Body cam footage shows officers responding to JeffCo boy’s home for playing with airsoft gun during Zoom class

Problem Solvers

WHEAT RIDGE, Colo. (KDVR) — The 11-year-old suspended from school for playing with his airsoft gun during a school Zoom session said he is back in class, but he will not be turning on his laptop camera while he is learning.

“A lot of my teachers wanted my camera on,” said Maddox Blow, a sixth grader at Bell Middle School in Golden. “Some of them even said that if I didn’t turn it on, it would probably affect my work habit grade.”

Justin Blow, Maddox’s father said he does not believe the school needs to see inside his son’s room during the school day.

“We’re not comfortable with them looking into his bedroom. What other rules are they going to try to enforce?” he said.

Maddox served a four-day suspension after a teacher – who was reviewing her recorded class session – discovered that Maddox had been handling his airsoft weapon during her class hours earlier.

Jeffco Public School’s chief legal counsel said schools can record Zoom sessions without a parent’s permission.

“Teachers may choose to record a class for a variety of reasons – could be for students who were unable to attend the live online class to watch later, could be in order to capture student participation and for grading, could be for their own professional growth and practice, could be to reinforce the lesson later, to name a few examples,” said Cameron Bell, a spokesperson for the district.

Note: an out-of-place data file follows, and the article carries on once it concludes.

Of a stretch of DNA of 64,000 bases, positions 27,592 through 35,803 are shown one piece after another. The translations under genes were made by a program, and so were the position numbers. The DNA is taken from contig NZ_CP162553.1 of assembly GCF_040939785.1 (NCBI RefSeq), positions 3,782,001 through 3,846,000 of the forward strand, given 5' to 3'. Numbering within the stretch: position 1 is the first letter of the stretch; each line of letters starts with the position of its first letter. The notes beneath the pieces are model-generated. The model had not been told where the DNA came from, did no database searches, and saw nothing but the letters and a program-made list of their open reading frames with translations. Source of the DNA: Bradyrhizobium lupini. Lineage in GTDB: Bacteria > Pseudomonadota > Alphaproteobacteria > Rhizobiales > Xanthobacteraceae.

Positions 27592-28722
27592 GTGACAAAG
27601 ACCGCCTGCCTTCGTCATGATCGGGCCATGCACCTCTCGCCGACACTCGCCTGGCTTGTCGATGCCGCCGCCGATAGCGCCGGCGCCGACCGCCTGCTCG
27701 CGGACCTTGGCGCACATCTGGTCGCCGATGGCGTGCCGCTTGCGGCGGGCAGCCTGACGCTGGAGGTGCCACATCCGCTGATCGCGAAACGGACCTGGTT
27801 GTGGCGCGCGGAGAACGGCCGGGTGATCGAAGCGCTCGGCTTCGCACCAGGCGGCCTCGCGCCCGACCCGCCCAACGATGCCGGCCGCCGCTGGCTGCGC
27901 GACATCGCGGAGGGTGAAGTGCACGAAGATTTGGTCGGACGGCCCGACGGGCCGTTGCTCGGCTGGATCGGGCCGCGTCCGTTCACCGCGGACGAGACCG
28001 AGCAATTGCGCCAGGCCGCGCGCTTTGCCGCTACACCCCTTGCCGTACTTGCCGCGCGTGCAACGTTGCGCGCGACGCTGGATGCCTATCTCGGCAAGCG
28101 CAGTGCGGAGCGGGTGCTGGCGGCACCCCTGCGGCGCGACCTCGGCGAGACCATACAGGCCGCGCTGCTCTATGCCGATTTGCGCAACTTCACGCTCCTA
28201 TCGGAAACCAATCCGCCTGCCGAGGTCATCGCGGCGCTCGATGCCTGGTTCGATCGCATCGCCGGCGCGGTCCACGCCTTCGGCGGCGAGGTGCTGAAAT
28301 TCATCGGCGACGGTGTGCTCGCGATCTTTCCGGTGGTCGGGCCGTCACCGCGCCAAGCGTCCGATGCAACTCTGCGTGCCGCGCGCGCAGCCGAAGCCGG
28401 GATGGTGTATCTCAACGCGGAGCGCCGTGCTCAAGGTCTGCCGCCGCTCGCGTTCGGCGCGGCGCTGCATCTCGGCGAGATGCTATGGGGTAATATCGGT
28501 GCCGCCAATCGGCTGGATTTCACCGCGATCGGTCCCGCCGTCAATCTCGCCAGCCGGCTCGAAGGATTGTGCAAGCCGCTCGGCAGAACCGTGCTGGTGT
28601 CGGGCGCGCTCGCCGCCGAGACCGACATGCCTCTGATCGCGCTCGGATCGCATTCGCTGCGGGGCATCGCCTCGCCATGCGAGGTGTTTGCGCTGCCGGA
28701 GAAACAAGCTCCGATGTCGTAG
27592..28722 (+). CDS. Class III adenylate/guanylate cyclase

The FOX31 Problem Solvers obtained the police dispatch reports showing how a security officer first reported the incident to police.

“Student was loading a gun on a Zoom meeting with teacher,” the report said. Later, the report says, “Officer Hall was able to enlarge a photograph of the gun…and he said he observed an orange tip and the gun appeared to be a toy gun.”

Despite this information, two police officers still visited the Blow’s Wheat Ridge household to check Maddox’s welfare and examine and photograph the gun.

An officer can be heard telling Maddox, “it wasn’t until after the fact that the officer blew it up and could see the orange tip, but at first everybody thought it was real.”

Officers consulted with Maddox in his driveway, and one officer accompanied his mother, Julie Adams-Blow, to her front door, where she allowed the officer to photograph the airsoft gun.

“As long as it’s not a real gun, you’re not in trouble with the police,” one officer told Maddox. “Now with the school, they’re going to talk to your parents, and that will be different.”

The officers told Maddox that they wanted to make sure that he was not going to hurt himself and he didn’t have plans to hurt others.

Jeffco Public Schools told the Problem Solvers that the school’s code of conduct warns students of disciplinary procedures:

“By registering for and attending school, students agree to adhere to the Code of Conduct and any disciplinary consequences that apply to violations of the code of conduct,” said Bell. “Our Restart Plan has said from the very beginning last spring that our Code of Conduct and board policies apply no matter the learning environment. Additionally, our educators have gone over remote learning expectations with students in their class, which include reminding them they are in class, they must pay attention and engage in the lesson, and distractions like toys are not allowed, just like if they were in an in-person learning environment – toys would not be allowed in that setting; the remote classroom is no different. District policy outlines that a student may be disciplined for actions that cause disruption to the learning environment.”

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